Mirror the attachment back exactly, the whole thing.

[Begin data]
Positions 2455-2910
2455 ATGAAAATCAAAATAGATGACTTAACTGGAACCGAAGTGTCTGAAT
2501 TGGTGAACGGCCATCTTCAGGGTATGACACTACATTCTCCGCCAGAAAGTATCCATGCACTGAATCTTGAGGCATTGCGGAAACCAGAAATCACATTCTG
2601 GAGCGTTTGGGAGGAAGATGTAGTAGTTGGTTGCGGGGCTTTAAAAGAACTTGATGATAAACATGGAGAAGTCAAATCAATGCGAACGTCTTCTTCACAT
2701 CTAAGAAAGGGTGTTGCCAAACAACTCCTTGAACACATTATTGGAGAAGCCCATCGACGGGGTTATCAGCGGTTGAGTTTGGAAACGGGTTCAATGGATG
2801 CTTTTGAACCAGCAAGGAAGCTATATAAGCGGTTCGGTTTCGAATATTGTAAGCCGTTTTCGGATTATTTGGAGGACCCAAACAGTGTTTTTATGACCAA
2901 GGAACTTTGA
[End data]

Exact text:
Positions 2455-2910
2455 ATGAAAATCAAAATAGATGACTTAACTGGAACCGAAGTGTCTGAAT
2501 TGGTGAACGGCCATCTTCAGGGTATGACACTACATTCTCCGCCAGAAAGTATCCATGCACTGAATCTTGAGGCATTGCGGAAACCAGAAATCACATTCTG
2601 GAGCGTTTGGGAGGAAGATGTAGTAGTTGGTTGCGGGGCTTTAAAAGAACTTGATGATAAACATGGAGAAGTCAAATCAATGCGAACGTCTTCTTCACAT
2701 CTAAGAAAGGGTGTTGCCAAACAACTCCTTGAACACATTATTGGAGAAGCCCATCGACGGGGTTATCAGCGGTTGAGTTTGGAAACGGGTTCAATGGATG
2801 CTTTTGAACCAGCAAGGAAGCTATATAAGCGGTTCGGTTTCGAATATTGTAAGCCGTTTTCGGATTATTTGGAGGACCCAAACAGTGTTTTTATGACCAA
2901 GGAACTTTGA